1.        Upper respiratory tract symptoms include nasal congestion, rhinitis, allergic rhinitis “hay fever", sneezing, runny or itchy nose, sinusitis and sore throat.
2.        Lower respiratory tract symptoms include cough with or without production of phlegm, wheeze, chest tightness, and shortness of breath.
3.        Hypersensitivity pneumonitis is a lung disease that is the result of exposure and sensitization to antigens inhaled with a variety of organic dusts. Symptoms include dry cough, dyspnea, and fever and sometimes acute bronchospasm.
4.        Fungal sinusitis is associated with molds but molds may come from the indoor or the outdoor environment.
5.        Immunocompromised persons are at increased risk for fungal colonization or opportunistic infections.
o It is well established that fungal exposures causes opportunistic cutaneous and subcutaneous fungal infections of the skin of severely immunocompromised persons.
o Respiratory infections can result from exposure to fungi, including Aspergillus spp. and Fusarium spp.
o Severely immunocompromised persons include persons who undergo high-dose cancer chemotherapy, are recent recipients of a solid-organ transplant, or are otherwise immunocompromised.
6.        Chronic pulmonary disorders include cystic fibrosis, asthma, and COPD. Colonization and infections result from exposure to fungi such as Aspergillus.
7.        "Sufficient evidence of an association" means that studies show an association between the agent and disease and chance, bias, and confounding were ruled out with reasonable confidence.
8.        "Limited or suggestive evidence of an association" means that evidence is suggestive of an association between the agent and the disease but is limited because chance, bias, and confounding cannot be ruled out with confidence.
9.        "Inadequate or insufficient evidence to determine whether an association exists" means that the available studies are of insufficient quality, consistency, or statistical power to permit a conclusion regarding the presence of an association. Alternatively, no studies exist that examine the relationship.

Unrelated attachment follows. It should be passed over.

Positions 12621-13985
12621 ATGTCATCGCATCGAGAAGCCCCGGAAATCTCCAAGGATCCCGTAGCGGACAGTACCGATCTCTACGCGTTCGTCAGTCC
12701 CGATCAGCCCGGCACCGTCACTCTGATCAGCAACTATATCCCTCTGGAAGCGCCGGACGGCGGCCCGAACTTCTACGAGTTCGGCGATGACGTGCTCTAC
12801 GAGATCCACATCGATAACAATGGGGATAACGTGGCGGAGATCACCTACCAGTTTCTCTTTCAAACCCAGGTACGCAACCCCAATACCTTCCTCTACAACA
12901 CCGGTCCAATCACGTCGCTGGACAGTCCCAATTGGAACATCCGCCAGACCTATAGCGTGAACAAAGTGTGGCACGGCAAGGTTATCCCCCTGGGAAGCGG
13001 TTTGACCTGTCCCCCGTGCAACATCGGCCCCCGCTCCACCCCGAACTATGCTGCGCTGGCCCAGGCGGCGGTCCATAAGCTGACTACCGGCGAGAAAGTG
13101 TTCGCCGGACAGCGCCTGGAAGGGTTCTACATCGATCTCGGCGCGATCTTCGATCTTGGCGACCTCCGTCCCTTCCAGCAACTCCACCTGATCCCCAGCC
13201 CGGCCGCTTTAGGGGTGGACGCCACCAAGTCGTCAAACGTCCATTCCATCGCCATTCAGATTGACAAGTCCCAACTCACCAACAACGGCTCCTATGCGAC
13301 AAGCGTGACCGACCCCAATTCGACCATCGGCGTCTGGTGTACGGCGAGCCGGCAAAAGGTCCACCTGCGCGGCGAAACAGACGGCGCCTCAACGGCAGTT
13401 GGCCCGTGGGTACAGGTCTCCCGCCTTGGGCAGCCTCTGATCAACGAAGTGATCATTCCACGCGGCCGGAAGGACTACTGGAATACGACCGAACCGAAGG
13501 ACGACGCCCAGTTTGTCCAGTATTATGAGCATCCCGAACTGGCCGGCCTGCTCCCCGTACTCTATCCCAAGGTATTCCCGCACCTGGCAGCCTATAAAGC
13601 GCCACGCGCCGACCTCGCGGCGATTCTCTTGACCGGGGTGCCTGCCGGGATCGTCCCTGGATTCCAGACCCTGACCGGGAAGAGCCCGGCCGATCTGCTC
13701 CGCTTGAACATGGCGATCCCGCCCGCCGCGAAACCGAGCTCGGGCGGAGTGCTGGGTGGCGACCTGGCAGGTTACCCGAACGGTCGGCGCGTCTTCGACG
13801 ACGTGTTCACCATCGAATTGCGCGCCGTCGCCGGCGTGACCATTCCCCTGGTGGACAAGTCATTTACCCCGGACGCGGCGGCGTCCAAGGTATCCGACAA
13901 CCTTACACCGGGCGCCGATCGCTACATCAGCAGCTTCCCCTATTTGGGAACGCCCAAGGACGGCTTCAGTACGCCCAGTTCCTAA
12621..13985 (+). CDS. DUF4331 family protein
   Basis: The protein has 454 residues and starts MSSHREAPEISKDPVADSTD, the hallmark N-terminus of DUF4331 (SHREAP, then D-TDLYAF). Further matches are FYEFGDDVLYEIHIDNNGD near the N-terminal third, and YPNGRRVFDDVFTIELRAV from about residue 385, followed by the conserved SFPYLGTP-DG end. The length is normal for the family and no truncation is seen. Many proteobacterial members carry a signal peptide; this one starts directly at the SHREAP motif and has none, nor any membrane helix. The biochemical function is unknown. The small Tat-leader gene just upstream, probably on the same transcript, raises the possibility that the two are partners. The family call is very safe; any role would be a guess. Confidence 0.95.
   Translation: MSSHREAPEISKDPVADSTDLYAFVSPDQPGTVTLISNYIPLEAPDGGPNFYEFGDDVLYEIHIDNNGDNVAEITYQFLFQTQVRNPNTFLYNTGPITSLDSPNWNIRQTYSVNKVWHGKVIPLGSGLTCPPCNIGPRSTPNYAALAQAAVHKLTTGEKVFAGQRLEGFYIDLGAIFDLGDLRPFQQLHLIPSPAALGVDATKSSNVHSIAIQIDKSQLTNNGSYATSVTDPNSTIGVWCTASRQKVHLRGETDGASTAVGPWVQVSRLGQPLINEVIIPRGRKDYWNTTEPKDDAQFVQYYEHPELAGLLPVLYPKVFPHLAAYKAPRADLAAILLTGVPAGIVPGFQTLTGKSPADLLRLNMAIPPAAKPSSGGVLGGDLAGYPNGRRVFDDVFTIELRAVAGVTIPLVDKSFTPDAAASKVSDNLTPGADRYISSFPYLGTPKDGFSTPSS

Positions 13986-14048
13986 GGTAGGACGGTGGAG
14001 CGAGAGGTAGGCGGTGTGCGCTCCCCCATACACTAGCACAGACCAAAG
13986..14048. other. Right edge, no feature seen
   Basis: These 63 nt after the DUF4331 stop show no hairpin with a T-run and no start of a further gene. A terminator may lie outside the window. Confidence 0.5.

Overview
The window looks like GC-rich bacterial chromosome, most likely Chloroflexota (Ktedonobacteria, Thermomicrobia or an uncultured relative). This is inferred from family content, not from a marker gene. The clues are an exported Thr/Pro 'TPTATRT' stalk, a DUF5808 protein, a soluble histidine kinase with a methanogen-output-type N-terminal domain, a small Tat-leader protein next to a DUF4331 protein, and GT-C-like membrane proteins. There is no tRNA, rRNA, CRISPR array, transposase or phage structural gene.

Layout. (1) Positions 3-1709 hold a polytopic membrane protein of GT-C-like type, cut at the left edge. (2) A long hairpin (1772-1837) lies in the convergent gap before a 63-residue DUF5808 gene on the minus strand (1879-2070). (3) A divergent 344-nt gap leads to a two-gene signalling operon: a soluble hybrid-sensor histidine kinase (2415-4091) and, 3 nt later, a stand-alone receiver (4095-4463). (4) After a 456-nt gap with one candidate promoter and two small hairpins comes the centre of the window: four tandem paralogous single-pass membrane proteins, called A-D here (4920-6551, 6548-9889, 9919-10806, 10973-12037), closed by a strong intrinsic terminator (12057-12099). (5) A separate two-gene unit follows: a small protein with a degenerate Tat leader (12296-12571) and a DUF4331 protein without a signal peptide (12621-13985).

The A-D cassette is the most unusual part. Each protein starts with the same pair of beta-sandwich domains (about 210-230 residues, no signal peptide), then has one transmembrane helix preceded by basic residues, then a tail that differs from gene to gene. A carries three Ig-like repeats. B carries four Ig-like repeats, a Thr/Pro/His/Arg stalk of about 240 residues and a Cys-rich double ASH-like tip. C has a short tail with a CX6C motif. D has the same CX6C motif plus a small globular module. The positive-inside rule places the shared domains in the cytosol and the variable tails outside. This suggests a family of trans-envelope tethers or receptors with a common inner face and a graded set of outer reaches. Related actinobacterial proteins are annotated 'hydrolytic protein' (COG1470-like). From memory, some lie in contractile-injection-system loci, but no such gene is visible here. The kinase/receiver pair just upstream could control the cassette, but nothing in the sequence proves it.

10.     Respiratory infections, fungus-related illnesses, and colonization with lung infection relating to specific organisms.
Source: Institute of Medicine’s "Damp Indoor Spaces and Health" (
There are a few implications in this report. Firstly, damp indoor spaces attract dust mites, termites, insects, cockroaches and rodents (rats and mice). Dust mites, fragments and dropping from the cockroaches are highly infectious allergens which can cause our bodies to develop allergenic reactions against them. Furthermore, microbial growth induced by indoor dampness is associated to allergy and infection at the respiratory tracts and skins among the people with impaired, deteriorating or under-developed immune system. Some metabolites of the microorganism are carcinogenic and toxic. Prolonged exposure to these metabolites can cause disordered immune system and chronic respiratory illness. Thus, prevention of indoor dampness is the key in maintaining Indoor Air Quality and Environmental Health in the long run.